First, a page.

Diploma in hand and a career ahead of you, you are now ready to move out and move on with your life. No more dorm rooms or living under the same roof as your parents. It’s time to get your own place, and after 4-5 years (or more) of undergrad it’s about time you treat yourself, right? Not so fast. Making that highly anticipated move to your first apartment after school and transitioning into that new job can become costly very quickly. Before you pick that amazing apartment in the heart of the city with skyline views, drape the walls with humongous flat screens and spend all that new money, know that starting off-less can be so much more.
Rent is more than likely going to be your highest monthly expense. Avoid the priciest pads. Your career is young, and mobility is a requirement if you are looking to climb the corporate ladder. There is no need to throw away thousands of dollars a month towards a place that is only providing a short term benefit. You don’t need every amenity life has to offer at this point. Be patient. Consider things such as having a roommate. I know, now that you are out of school, you “don’t do roommates”. But look at it this way, not only can a roommate save you a considerable amount of money (I’m talking hundreds of dollars a month) , a good roommate can also make the transition to a new location easier. Choose carefully, and you won’t have to face the thrills and challenges of moving to a new city and being truly out on your own alone.
Next, prepare for those student loans baby. In six months Sallie Mae, Great Lakes, Nelnet or whoever you borrowed money from will come knocking to collect their funds. It is vital that you prepare for these monthly expenses in your new post college budget. Check with your loan providers to see exactly how much you owe and what kind of payments to expect. The first six months will be good living since this debt will not be a responsibility yet, but I would hate for you to get in over your head by purchasing a luxury car you don’t need or renting that costly loft downtown. I’m telling you, once those loan payments start rolling in, you are going to reevaluate your ways of spending. Honestly, if I could do it all over again, I would start deducting the amount owed monthly for student loans before they begin to roll in. This gives you the true amount of money you will have at your disposal each month and also creates a small savings net for loan payments.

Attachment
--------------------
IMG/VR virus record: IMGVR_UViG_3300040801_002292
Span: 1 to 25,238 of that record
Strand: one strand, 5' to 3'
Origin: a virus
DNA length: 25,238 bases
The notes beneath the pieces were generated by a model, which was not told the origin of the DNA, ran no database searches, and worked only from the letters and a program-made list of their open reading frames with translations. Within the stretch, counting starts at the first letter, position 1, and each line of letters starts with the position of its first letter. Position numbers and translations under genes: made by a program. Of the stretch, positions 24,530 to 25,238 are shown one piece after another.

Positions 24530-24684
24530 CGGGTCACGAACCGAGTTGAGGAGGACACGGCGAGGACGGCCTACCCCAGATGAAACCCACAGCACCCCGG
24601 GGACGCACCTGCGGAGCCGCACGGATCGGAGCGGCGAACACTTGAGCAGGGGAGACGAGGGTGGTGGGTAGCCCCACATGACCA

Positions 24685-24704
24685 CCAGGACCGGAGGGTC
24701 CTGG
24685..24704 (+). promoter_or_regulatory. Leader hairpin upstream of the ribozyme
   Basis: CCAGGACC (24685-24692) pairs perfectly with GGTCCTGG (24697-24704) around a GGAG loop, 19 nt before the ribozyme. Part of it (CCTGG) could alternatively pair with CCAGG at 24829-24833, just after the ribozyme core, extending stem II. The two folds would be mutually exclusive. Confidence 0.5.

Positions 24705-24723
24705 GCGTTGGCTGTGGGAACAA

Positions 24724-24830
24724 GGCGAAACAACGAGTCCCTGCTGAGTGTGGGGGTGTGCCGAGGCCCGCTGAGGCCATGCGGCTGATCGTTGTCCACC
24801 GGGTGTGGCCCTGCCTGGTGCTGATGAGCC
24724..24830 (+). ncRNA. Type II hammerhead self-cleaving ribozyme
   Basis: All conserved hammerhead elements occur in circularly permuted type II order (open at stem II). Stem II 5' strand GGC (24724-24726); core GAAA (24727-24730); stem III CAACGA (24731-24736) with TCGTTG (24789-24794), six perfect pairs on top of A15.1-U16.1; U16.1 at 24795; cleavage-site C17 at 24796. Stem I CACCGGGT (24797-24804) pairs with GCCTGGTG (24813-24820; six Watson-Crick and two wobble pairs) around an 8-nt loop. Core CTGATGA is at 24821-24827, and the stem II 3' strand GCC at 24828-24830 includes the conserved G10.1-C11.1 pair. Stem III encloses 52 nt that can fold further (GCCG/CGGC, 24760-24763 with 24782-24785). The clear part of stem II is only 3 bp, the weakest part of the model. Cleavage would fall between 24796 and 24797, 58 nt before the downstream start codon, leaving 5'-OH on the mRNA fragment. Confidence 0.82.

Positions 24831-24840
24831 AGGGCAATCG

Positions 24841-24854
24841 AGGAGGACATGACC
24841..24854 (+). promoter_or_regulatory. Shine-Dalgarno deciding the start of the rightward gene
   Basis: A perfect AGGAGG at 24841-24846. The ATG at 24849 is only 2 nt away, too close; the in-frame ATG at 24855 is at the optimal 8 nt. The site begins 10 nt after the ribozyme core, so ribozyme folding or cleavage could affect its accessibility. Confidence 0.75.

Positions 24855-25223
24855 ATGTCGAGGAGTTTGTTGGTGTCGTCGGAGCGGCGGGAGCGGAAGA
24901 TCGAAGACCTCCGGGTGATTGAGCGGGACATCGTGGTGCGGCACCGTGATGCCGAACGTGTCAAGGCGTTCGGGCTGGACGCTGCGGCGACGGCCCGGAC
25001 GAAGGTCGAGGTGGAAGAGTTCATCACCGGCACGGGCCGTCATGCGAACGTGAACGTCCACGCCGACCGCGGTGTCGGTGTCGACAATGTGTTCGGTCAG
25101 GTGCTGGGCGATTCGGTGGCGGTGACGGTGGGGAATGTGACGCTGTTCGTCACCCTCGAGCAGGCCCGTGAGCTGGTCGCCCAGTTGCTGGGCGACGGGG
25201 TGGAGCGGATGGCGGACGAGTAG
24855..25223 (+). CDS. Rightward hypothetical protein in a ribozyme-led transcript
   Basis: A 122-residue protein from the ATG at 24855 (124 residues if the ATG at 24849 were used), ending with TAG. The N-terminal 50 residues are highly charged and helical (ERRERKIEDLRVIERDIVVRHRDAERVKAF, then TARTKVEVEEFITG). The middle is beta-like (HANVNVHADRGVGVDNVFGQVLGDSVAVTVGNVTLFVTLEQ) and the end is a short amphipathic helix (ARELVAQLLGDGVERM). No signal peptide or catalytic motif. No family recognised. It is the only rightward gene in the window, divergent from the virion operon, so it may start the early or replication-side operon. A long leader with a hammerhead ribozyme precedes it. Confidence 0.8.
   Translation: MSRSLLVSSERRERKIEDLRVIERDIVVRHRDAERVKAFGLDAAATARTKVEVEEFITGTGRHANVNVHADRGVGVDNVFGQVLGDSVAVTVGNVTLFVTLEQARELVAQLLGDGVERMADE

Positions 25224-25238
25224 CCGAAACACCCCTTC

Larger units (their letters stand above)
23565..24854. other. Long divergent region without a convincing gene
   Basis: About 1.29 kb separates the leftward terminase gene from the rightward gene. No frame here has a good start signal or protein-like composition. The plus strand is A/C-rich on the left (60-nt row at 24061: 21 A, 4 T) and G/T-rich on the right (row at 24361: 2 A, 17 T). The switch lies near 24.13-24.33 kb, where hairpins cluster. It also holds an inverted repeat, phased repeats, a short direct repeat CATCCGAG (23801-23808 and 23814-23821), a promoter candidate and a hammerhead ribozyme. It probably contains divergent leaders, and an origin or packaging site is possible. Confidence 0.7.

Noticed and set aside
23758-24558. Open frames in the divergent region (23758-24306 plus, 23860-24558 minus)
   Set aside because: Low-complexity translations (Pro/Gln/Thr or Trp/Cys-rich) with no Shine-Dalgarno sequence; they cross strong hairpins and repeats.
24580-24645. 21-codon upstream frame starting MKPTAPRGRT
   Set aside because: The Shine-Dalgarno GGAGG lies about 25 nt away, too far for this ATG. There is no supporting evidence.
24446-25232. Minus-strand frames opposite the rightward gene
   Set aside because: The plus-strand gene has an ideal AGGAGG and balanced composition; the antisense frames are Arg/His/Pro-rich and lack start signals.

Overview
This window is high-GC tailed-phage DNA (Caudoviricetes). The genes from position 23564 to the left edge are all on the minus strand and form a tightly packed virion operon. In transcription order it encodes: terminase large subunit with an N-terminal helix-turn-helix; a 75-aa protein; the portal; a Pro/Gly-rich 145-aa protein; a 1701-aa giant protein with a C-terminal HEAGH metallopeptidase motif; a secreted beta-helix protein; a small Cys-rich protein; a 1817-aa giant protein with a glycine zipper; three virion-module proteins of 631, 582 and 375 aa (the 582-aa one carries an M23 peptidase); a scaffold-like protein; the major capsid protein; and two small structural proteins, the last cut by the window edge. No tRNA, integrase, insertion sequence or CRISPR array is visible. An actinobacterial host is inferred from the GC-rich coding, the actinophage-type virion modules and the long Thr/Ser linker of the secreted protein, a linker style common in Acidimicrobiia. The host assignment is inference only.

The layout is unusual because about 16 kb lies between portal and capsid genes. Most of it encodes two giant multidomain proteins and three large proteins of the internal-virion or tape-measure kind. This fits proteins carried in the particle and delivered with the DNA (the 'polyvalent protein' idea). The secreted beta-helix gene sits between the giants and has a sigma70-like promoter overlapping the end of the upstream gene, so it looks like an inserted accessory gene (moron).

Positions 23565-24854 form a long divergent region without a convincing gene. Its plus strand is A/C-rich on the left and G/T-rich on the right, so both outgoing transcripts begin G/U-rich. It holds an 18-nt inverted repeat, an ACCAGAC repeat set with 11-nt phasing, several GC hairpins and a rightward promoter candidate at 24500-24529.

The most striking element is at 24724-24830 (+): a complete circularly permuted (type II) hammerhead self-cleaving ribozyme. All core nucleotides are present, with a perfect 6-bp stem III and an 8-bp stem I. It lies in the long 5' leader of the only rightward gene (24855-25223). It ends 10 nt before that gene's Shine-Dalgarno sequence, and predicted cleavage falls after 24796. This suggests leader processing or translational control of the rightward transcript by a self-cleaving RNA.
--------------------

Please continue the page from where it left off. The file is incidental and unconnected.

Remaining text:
Taking on additional debt on top of student loans might be a necessary evil you have to face. Furniture, household appliances and automobiles are expensive but necessities. And paying for them upfront is a daunting task fresh out of college. If you find that you need to open up a line of credit to get started, please be smart, do your due diligence and only borrow what you absolutely need. Splurging on items just because you can is not a good idea at this point. If you’re like most of us, you’re already starting on the negative end of your net worth. You should definitely be working to get on the positive side sooner than later. It’s really dumb to lock up all your money in unnecessary, over-the-top material things. Let’s be honest, do you really need to purchase or finance that expensive 46″ LED 3D TV? The answer is probably no. It is very easy to rack up debt quickly. Carefully evaluate your needs vs wants and make smart decisions.
The bottom line is receiving a generous monthly salary after being a broke college student will drastically alter your thoughts on money and probably provoke a little frivolous spending. It’s only natural to want to spend a little to celebrate your accomplishments, and this is a-okay only if it’s in the budget. Create a budget, review it frequently and stick to it no matter what. Don’t get in over your head and try to stunt with the latest and greatest material things just because you are now making a lil money. I’m not saying you shouldn’t enjoy the here and now but only after preparing for tomorrow and the day after. Learn from the mistakes we made and money we wasted as we transferred from broke college kids to young working professionals and you’ll be well on your way to financial freedom. Congratulations on your current achievements, but please understand this is just the beginning. The world is now in front of you – do something GREAT with it.
For help with budgeting, check out Mint.com: Take the “Ugh” Out of Budgeting.
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